If there is one crucial element for the oil & gas industry, it is the calibration gases. These gases are used as reference materials in analytical instruments of gas measurement like gas detectors and gas analyzers. They enable precise measurements to be made for these devices. These gas mixtures must meet several demands to be used as calibration standards. Many people may wonder what makes them different. We will address the varieties of calibration gases here.
What Is Calibration Gas and why is it important?
Calibration gas is a compressed gas mixture that is used for the calibration of many detecting instruments. It is basically a gas mixture that ensures gas analyzers and gas detectors work efficiently. The calibration gas must to pegged to a national or an international standard to make it usable and calibrate other critical equipment for gas analysis and gas detection.
Calibration gases are segregated further into two groups: zero calibration and span calibration. A zero-calibration gas is the usual one as they are a gas mixture with no flammable gases and they are of much use when gas detectors have a certain analyte structure that is not usually responded to by gas detectors.
Next comes the span calibration gas with its advanced properties, as it is detectable with its gas concentration that can be precisely used for gas detectors and gas analyzers.
Types of calibration gases
Each type of calibration gas has its own unique mixture, which is known as a volumetric gas mixture. In general, a volumetric gas mixture is created by measuring the pressure of each gas as it enters a pressure gauge and determining the quantity of each gas added. Each individual gas occupies a certain amount of space in a volumetric mixture, and the mixture ratios can change as the pressure and temperature change. Compressibility differences can occur in each mixture as the environment changes, so the certification is only valid at the certificate’s specified temperature and pressure. To ensure proper use, a compressibility correction should be made if the mixture is used outside of these conditions.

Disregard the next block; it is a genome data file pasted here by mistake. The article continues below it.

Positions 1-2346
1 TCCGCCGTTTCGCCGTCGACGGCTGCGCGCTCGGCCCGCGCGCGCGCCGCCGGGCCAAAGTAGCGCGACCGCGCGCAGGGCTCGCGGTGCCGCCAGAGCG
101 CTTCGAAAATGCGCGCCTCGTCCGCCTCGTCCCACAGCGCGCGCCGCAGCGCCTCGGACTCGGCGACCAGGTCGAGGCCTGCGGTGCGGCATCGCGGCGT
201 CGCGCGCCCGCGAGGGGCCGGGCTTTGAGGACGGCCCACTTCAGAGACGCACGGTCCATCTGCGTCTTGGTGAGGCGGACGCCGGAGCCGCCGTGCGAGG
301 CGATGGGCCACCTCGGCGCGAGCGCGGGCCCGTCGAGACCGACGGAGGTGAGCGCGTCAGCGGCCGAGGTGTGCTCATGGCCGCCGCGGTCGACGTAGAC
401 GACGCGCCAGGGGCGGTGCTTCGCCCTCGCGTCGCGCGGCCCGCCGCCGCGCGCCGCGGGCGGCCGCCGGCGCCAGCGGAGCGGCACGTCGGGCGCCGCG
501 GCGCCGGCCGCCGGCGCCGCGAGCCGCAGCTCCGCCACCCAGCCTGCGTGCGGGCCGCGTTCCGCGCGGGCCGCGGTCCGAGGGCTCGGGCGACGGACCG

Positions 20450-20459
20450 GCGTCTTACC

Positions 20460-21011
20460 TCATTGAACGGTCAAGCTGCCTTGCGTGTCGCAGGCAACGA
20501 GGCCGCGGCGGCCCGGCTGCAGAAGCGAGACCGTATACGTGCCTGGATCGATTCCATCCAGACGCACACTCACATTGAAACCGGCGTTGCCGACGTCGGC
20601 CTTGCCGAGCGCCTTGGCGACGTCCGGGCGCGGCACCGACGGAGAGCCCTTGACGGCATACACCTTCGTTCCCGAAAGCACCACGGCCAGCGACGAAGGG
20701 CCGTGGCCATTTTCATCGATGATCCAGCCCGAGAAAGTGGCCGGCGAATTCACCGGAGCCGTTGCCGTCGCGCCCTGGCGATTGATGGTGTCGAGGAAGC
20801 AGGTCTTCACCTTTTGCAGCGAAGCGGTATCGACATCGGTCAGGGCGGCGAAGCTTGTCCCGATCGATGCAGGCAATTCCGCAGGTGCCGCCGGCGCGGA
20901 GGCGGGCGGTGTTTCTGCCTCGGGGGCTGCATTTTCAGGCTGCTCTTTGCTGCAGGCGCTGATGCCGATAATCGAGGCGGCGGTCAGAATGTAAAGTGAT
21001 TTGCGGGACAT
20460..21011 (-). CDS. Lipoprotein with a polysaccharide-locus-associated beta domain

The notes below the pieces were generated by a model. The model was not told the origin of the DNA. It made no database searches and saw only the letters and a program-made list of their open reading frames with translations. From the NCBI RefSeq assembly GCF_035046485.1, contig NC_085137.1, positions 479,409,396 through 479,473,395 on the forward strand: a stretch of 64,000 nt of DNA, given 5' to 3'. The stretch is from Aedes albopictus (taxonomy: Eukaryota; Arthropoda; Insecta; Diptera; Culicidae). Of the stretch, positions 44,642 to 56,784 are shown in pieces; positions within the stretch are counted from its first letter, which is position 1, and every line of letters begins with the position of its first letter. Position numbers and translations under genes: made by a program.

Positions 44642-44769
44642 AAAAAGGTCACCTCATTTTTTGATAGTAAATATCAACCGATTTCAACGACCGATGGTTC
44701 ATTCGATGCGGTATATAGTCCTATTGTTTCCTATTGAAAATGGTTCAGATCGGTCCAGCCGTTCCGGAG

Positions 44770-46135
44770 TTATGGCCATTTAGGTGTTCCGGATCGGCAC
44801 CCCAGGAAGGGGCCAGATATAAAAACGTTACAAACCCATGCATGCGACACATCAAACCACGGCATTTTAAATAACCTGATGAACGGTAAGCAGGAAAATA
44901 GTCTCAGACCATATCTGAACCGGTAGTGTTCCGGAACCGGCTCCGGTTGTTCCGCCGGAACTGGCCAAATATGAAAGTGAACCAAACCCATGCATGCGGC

A gravimetric gas mixture is a special gas mixture whose components are weighed using precise scales. The mole and mass percentages are independent of pressure and temperature in this type of mixture. To determine how precise the mixture is, a balance scale is used. The purity of raw materials determines how precise the gas mixture is produced.
Essential things to keep in mind while calibration of instruments:
Even when you’re super careful, a few things will get overlooked sometimes. It’s not a great thing when you’re dealing with potential toxic gases and the safety of your employees. These reminders will help you ensure that your gas testing is thorough.
Here are some useful reminders to make sure your gas testing is as comprehensive as possible. When testing with calibration gas, always make sure that the device is zeroed in fresh air (such as in an office environment). Calibrations should be done at least monthly. Before using the detector, calibrate it daily. Verify sensor reading match with the calibration gas cylinder label concentration (incorrect concentrations can cause inaccurate readings). Use the correct regulators and fittings to deliver calibration gas to an instrument, or incorrect flows will cause inaccurate readings. Don’t be afraid to get an expert opinion if you’re uncertain about a calibration phase or the gas you’re using.